The Evolution of Scientific Dissemination: PeerJ Rises | Illusion Chasers, Scientific American Blog Network 2013-05-01


" ... PeerJ is the next evolution of the journal. It’s open access, but instead of charging the authors an arm and a leg, it’s relatively cheap to publish: a one-time payment $99 gets you one paper published per year for life, and $299 gets you unlimited publications for life. They can do this because they will have advertisements (as do the other journals), and they expect everybody to subscribe in the first few years, giving them a large pile of cash to invest, which will then pay for staffing, peer review, and editorial services from investment interest in the future. So Wall Street pays for it. I like it! I’m guessing funding agencies will like it too. Why should they pay out thousands of dollars to cover the publication of each paper when they can be assured of peer review and open access for a fraction of the cost? Since it launched a few months ago, PeerJ had continued to innovate and they’ve recently announced some new initiatives. PeerJ is now being indexed by PubMed, PubMed Central, Scopus and Google Scholar. This means that scholars will have an easier time finding the research they need. PeerJ is now free for undergraduate authors. When publishing with at least one paying senior author, undergraduates publish for free. Only time will tell if this new discount model of publishing catches on, but as an academic editor and author of  PeerJ myself, I see no reason it shouldn’t one day become the dominant model in academic publishing."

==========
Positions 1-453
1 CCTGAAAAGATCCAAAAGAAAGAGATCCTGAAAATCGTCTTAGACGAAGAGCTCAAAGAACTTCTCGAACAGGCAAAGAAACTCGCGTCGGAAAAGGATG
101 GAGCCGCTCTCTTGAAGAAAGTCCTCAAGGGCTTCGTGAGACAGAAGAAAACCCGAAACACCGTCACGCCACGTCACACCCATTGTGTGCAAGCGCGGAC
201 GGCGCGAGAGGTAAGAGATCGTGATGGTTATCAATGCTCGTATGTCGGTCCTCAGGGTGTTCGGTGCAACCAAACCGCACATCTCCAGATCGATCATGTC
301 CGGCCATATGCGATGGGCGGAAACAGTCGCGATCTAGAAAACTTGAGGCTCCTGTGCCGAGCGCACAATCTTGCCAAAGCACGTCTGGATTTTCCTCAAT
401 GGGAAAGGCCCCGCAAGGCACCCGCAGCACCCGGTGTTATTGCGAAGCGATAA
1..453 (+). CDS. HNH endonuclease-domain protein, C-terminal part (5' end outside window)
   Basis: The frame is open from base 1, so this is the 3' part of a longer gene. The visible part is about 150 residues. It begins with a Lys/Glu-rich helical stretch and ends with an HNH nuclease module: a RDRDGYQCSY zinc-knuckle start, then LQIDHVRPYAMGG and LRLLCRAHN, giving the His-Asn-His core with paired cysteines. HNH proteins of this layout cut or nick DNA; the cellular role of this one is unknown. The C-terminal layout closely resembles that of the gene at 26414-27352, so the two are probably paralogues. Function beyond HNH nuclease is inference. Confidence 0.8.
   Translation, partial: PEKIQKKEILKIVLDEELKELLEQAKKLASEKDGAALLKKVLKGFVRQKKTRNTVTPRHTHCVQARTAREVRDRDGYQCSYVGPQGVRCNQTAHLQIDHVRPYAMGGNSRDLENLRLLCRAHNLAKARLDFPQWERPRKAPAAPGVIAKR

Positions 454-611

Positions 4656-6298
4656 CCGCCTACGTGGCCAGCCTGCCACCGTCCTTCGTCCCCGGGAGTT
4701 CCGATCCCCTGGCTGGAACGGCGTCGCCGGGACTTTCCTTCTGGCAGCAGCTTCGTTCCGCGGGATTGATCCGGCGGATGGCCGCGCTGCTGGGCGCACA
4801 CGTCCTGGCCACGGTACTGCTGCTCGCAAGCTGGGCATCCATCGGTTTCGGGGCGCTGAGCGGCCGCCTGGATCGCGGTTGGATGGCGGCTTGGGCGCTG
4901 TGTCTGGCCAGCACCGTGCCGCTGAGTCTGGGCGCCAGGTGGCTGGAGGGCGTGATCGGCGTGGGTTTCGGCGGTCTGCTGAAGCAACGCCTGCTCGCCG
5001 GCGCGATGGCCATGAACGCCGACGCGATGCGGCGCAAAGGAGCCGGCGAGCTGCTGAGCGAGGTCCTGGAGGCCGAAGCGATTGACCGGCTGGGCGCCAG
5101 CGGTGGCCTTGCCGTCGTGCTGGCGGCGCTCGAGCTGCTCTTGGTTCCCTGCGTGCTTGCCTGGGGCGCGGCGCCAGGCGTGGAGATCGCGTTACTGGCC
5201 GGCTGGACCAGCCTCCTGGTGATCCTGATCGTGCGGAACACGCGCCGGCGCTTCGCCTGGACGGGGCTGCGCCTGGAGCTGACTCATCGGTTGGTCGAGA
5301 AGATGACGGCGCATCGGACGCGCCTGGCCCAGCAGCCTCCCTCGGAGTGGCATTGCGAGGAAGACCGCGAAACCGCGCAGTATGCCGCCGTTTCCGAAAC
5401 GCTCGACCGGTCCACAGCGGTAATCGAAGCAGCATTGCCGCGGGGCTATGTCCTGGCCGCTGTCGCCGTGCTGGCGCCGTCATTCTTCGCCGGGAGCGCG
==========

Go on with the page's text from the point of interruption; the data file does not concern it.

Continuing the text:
From feeds:

Open Access Tracking Project (OATP) »

Tags: oa.business_models oa.publishers oa.comment oa.students oa.memberships oa.indexing oa.peerj

Date tagged:

05/01/2013, 19:22

Date published:

05/01/2013, 15:23